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Racial integration in the church of apartheid : a unity only God wants by
Publication Date: 2019
"In Racial Integration in the Church of Apartheid Marthe Hesselmans uncovers the post-apartheid transformation of South Africa's Dutch Reformed Church. This church once constituted the religious pillar of the Afrikaner apartheid regime (1948-1994). Today, it seeks to unite the communities it long segregated into one multiracial institution. Few believe this will succeed. A close look inside congregations reveals unexpected stories of reconciliation though. Where South Africans realize they need each other to survive, faith offers common ground - albeit a feeble one. They show the potential, but also the limits of faith communities untangling entrenched national and racial affiliations. Linking South Africa's post-apartheid transition to religious-nationalist movements worldwide, Hesselmans offers a unique perspective on religion as source of division and healing."
Against: what does the White Evangelical want? by
Publication Date: 2019-08-06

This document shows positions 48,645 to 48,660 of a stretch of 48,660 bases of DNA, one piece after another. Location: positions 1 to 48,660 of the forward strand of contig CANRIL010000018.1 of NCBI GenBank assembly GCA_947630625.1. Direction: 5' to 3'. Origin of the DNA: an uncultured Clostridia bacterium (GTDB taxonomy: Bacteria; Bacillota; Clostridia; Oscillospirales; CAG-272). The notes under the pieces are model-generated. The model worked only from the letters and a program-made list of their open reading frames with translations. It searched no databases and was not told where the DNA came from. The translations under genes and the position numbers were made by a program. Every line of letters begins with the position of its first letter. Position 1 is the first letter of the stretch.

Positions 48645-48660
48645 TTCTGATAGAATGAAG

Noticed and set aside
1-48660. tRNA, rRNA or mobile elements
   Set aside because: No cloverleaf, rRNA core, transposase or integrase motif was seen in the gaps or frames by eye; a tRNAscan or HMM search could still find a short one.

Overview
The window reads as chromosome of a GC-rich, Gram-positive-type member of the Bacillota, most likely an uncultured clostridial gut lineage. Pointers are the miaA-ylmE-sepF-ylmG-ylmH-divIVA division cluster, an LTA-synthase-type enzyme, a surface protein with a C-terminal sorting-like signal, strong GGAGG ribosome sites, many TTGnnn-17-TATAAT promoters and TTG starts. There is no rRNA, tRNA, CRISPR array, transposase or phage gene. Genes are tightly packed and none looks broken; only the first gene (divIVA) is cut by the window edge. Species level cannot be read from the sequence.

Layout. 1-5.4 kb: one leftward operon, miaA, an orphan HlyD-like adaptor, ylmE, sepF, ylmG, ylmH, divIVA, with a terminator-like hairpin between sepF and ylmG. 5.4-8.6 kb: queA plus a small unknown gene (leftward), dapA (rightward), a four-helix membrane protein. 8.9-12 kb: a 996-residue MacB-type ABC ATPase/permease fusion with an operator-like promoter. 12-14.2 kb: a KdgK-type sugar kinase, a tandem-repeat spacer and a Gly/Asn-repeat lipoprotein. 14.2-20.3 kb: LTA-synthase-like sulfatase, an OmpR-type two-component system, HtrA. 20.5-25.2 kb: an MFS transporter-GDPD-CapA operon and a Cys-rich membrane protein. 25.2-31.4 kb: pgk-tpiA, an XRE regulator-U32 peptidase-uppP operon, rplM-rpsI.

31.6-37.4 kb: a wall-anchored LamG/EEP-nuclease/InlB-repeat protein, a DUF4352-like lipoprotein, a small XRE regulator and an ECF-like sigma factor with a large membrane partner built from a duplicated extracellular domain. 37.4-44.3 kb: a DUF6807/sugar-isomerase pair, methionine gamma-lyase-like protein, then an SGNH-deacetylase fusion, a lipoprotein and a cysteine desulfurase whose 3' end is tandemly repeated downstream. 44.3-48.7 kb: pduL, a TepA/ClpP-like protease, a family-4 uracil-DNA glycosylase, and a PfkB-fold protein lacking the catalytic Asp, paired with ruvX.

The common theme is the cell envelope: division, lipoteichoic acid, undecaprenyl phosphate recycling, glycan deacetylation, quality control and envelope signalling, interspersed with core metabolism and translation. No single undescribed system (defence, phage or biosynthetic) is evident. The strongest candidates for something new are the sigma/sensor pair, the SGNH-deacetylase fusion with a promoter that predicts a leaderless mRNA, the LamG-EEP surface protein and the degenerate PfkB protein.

What does the white evangelical want? In our moment of crisis and rage, this question is everywhere. Scholars ask from where its desires emerged, pundits divine its political future, and the public asks how we lapsed into social chaos. For their part, white evangelicals feel misunderstood while failing to see the direction of their ambitions. We must interrogate its aims not only through its past or current trends but also through the various fantasies by which it rejects and enlivens reality.Against traces five zones of opposition: future, knowledge, sexuality, reality, and society. If climate change is the greatest threat civilization has ever faced, then a faith aiding collapse must face analysis. If it swims in assured forgiveness, it feels no shame for its sins against humanity. If it wants a king, it threatens democracy. If it veils xenophobia, it shall be ever more cruel. In a critical and accessible history of odd ideas, DeLay chronicles the past and sketches its troubling future. It might die, but what's certain is that a faith built on nostalgia and supremacy won't moderate. We live in dangerous times, so let us consider its justifications, turmoil, appetite, and catastrophe.